Coronavirus impact

The Coronavirus outbreak is having a devastating effect on every aspect of agriculture in Liberia. Due to the stringent health restrictions, poultry farmers are finding it difficult to access feed; border closure has limited the availability of poultry feed for many smallholder farmers. Varpilah told this paper that though his farm has remained open during this outbreak, the virus has, however, slow down production because of delays to get equipment from China where the virus started.

“The pandemic has not had a significant impact on the business though, except that the ordering of our equipment is delayed. I have encouraged my workers to remain safe while working on the farm by observing the various health protocols,” he said.

Recommendations 

The retired government official and farmer said that if Liberia is to become self-sufficient in food, there must be increased private sector investment.

He said the Liberian Government must encourage the private sector by providing grants and loans to enable the farmers to engage in mechanized agricultural production.

“To sustain agricultural production, we must prioritize mechanized farming. The government should provide loans for farmers to expand production so that we can put an end or reduce food importation. The Ministry of Agriculture needs to formulate policies that will attract more Liberians to agriculture,” he concluded.

6 COMMENTS

  1. This is impressive!!! I hope it has no political inclinations. Imagine how Liberia would look like if former and present leaders would think and act like Mr. Varpillah. But it is very sad that most of them invest in sex.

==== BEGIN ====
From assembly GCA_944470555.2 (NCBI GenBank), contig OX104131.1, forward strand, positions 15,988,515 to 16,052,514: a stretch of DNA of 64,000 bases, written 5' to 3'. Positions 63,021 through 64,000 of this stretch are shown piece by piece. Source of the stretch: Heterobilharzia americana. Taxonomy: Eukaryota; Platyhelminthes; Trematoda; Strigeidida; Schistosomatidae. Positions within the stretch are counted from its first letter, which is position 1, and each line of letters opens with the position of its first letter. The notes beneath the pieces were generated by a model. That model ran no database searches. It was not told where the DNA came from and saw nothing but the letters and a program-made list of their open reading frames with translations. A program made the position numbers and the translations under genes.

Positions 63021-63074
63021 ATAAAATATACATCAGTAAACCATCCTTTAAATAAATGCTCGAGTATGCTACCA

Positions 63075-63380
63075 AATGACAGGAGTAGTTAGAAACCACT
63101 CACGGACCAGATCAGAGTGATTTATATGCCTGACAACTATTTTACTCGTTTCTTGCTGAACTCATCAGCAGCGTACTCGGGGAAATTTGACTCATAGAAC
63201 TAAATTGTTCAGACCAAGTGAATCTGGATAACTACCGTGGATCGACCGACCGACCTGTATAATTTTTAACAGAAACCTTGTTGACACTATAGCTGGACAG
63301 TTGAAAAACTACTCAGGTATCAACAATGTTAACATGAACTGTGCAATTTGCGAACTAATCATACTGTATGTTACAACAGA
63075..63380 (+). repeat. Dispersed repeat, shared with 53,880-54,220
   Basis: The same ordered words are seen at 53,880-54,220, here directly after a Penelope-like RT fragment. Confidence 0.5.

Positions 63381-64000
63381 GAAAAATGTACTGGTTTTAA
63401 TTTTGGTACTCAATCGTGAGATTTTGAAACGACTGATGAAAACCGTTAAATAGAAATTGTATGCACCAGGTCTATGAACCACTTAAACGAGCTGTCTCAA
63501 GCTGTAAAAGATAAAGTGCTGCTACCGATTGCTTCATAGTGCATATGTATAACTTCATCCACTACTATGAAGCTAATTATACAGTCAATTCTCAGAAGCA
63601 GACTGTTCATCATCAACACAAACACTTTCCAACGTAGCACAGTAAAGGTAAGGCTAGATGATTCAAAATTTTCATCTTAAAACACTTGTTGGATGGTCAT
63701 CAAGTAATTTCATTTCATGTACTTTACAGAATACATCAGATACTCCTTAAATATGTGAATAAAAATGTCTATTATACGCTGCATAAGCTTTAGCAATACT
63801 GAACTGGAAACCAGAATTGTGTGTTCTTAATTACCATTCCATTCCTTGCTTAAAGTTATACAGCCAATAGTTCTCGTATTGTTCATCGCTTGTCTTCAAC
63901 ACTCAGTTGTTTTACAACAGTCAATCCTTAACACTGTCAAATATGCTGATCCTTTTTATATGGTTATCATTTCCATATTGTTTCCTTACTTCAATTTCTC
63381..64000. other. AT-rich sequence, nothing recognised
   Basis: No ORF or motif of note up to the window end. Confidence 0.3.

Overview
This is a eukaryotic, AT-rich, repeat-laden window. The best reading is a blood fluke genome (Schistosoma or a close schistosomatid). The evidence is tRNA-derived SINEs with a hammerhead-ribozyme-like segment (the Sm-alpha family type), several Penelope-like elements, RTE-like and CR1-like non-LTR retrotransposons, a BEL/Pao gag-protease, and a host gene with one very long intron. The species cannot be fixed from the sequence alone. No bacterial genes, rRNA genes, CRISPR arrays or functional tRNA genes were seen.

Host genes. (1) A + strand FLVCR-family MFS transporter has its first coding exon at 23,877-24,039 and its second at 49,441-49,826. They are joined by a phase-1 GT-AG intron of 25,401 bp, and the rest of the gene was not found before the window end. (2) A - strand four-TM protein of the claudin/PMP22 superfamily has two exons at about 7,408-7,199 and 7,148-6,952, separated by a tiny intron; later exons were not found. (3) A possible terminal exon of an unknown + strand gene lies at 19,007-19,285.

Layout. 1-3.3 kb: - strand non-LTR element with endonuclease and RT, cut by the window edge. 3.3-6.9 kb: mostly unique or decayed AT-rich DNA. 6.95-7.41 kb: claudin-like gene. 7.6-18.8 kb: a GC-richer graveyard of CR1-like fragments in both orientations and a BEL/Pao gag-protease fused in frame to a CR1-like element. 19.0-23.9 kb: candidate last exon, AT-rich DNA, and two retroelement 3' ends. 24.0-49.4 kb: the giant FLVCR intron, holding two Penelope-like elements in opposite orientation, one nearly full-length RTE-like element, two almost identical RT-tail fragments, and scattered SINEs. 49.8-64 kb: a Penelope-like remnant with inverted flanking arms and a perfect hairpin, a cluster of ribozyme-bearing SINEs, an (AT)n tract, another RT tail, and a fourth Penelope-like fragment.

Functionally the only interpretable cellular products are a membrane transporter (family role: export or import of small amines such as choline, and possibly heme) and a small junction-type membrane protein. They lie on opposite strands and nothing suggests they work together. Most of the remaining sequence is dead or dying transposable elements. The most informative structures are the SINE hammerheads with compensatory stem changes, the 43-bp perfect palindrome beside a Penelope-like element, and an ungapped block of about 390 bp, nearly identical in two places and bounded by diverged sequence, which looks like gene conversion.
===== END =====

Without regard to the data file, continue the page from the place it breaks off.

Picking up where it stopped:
2. The $30 million being thrown into the thin air should have been partly pumped into such farm to sustain it and guarantee food security.
    The USA has pumped trillions of dollars into businesses to avoid the collapse of the economy. Other African countries are coming through the form of tax incentives and even given out loans at low rates to sustain SMEs to maintain jobs.
    But the current socialist or communist Liberia has decided to feed its lazy and unproductive partisans and sympathizers at the detriment of hardworking Liberian taxpayers.

    Anyway, as we can say in Liberia, “eeh sweet for us!”. We will smell rat good, and after that, we will NEVER be stupid again, I hope!

  3. Great job, Mr. Varplah! Any type of agriculture is very challenging in Liberia because inputs (fertilizer, animal feed, etc.) are not of good quality or not readily available. These are huge risks for commercial farming so you have to be very creative. A farmer should not have to grow his own feed because it’s not his expertise and it adds substantial costs to the business. However, one advice I would give Mr. Varplah is, don’t expand too quickly into other areas of agriculture until the poultry business has become very successful. When the Lebanese people used to dominate the poultry business back in the day, that’s all they did and they were very successful. But once you start poultry, then you start raising fish, then you start raising cattle and all that stuff, you lose focus and you spread your resources too thin and eventually you will fail. Focus, focus, focus. Good luck.

    • Good advice, Phil!
      I hope my affectionate brother Varpilah will read and heed to your advice!

      In business, when you need an expert, hire one. NEVER try to become one, or else you diversify resources foolishly!
      If you want to diversify, it should be done professionally in collaboration of an expert as major shareholder in the new business.
      Follow Bloomberg and Buffett’s pieces of advice on such adventures.